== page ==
That's why he was seen carrying a football around the facility in a story posted to his Instagram page on Tuesday, which is normally known as the players' day off.
Here's the video: Dre Kirkpatrick isn't happy about those dropped interceptions, and apparently he's getting some ribbing for it as well. pic.twitter.com/Quusl3u1sg— Katherine Terrell (@Kat_Terrell) September 19, 2018
"When you're going to drop two picks, when you should be leading the league, this is how you're gonna walk out," Kirkpatrick said in the video. "They made me walk out with the ball."
Kirkpatrick said on Wednesday that it was a teammate's idea. He didn't have the football with him after practice, but he said that he stayed later just to work on catching passes.
It might be unusual to focus so much on the missed plays when the team is undefeated, but it's clear just how seriously the team is taking that ability this year. The Bengals have five takeaways (three interceptions and two fumble recoveries), and they're spread out among five players.
Shawn Williams, Jessie Bates and Preston Brown have one interception each. Williams and Clayton Fejedelem each have a forced fumble, and Fejedelem and Jordan Willis have fumble recoveries. What's more important is that Williams and Fejedelem forced those fumbles in critical moments during the fourth quarters of games against the Ravens and Colts that allowed the Bengals to seal the wins.
"I've got to make those balls," Kirkpatrick said. "[The passes] touched my gloves, hit me dead in the hands. There's no way I should've dropped those balls. But it happens. ... I went home this week and [my dad and I] prayed over it. Hopefully God is going to answer that prayer and I can catch one this week."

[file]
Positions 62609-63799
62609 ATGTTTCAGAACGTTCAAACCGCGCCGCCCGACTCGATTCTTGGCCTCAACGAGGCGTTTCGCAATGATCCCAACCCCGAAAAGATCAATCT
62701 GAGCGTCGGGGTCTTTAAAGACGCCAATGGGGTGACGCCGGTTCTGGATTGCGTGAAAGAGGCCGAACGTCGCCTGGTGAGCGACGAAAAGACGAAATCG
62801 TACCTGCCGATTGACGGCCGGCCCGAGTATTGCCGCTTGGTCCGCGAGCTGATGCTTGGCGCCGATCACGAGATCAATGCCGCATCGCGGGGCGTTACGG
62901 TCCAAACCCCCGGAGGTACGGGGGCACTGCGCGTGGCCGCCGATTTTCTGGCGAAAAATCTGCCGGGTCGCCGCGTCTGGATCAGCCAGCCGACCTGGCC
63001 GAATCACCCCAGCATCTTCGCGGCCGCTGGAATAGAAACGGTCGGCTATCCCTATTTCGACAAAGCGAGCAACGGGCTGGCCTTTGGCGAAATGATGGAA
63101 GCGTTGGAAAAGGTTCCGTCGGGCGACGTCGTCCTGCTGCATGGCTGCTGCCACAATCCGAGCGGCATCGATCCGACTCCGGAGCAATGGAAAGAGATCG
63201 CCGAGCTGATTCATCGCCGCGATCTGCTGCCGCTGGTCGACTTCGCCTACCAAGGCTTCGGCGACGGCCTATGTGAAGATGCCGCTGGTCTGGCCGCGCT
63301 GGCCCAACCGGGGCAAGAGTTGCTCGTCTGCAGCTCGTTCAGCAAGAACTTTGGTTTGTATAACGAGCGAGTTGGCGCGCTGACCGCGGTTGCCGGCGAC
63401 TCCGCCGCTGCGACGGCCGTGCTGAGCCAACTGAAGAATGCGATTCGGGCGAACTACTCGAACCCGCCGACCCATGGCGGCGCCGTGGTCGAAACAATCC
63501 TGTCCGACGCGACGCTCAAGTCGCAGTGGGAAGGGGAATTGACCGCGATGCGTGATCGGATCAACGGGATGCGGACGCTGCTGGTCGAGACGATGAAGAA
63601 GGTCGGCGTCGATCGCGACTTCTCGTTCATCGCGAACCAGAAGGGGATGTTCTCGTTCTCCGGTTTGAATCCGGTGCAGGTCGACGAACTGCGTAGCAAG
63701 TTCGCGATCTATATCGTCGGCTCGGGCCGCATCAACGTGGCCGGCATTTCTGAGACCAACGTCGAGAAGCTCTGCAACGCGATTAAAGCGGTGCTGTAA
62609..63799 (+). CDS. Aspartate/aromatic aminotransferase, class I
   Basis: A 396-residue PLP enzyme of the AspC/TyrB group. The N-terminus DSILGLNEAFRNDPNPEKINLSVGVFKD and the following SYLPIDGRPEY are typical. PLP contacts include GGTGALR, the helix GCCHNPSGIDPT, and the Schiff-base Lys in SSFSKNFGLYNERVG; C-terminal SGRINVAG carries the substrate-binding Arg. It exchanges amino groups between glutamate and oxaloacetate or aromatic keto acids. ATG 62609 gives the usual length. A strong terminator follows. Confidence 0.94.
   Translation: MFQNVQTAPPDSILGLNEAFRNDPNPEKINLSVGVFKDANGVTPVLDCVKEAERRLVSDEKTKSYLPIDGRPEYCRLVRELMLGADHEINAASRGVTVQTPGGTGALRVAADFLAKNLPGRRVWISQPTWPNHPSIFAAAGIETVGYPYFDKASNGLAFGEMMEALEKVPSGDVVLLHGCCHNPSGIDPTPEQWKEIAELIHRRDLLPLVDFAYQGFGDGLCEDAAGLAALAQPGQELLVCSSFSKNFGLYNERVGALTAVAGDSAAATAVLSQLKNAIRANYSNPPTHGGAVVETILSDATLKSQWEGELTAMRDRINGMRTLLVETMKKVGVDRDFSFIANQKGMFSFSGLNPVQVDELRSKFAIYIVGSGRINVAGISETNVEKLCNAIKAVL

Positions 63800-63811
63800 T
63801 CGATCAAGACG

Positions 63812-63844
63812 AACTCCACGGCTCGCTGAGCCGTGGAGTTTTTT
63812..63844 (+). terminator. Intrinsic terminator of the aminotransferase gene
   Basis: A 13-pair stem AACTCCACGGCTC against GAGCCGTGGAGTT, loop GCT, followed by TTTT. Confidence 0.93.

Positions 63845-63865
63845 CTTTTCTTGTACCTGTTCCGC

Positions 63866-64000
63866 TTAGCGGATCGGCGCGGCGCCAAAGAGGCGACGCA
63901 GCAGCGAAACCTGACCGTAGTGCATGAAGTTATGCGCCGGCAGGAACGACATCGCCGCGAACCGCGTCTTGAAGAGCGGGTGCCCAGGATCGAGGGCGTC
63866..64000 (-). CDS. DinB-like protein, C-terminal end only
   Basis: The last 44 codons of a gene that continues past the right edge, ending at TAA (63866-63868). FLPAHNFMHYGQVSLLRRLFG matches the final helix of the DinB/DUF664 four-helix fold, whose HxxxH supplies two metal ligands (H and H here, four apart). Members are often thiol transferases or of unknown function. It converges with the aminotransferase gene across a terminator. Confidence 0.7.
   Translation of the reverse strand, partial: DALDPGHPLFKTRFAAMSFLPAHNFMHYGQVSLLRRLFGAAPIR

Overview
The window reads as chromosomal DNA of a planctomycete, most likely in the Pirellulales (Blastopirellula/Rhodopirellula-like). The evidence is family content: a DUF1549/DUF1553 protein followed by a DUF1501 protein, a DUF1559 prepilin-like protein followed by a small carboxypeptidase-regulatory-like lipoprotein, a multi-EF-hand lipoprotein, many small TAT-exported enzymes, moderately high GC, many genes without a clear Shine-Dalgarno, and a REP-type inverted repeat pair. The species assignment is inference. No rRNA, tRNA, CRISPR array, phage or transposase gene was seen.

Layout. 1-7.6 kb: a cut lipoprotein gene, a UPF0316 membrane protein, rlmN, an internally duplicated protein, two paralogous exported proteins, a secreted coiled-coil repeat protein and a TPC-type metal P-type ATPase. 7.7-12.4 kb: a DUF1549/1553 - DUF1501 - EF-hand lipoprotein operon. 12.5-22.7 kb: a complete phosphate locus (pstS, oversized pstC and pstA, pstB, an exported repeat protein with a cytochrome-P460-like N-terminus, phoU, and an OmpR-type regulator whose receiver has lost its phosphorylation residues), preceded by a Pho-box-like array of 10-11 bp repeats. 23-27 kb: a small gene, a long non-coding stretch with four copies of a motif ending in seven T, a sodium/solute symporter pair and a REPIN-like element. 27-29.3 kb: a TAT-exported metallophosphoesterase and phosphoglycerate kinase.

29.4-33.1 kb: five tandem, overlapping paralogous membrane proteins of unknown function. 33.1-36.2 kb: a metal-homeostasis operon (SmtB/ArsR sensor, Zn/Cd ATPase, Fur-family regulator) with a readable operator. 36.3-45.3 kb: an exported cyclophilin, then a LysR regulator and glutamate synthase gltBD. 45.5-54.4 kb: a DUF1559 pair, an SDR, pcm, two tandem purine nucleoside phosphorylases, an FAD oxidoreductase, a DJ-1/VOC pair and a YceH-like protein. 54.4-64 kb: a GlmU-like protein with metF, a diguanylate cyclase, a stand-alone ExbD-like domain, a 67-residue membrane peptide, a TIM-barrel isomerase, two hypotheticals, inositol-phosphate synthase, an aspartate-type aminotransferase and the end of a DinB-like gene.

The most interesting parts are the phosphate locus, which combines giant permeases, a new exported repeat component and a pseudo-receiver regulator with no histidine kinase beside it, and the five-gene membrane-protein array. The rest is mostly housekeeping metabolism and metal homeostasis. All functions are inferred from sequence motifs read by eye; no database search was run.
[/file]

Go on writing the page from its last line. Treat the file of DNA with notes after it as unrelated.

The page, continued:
Although Kirkpatrick was joyful in the locker room after the 2-0 start and win against the Ravens, he has taken on a more serious tone overall. He said last Thursday that he started to realize that he was a player young guys might look up to, and he takes that seriously.
“We’re young, but we’ve still got veteran guys. I’m 28, and I’m the oldest in the room, but I’m a veteran. I’ve been here seven years. And the young guys are believing," he said. "I’ve got to admit, I used to be inconsistent, being a little selfish. But you’ve got to grow up — you’ve got young guys that are watching. They’re looking, and I don’t want to give off the wrong message if I talk back to a coach, or if I do something else. We don’t need that around here no more. It’s not around here no more. It’s a great feeling.”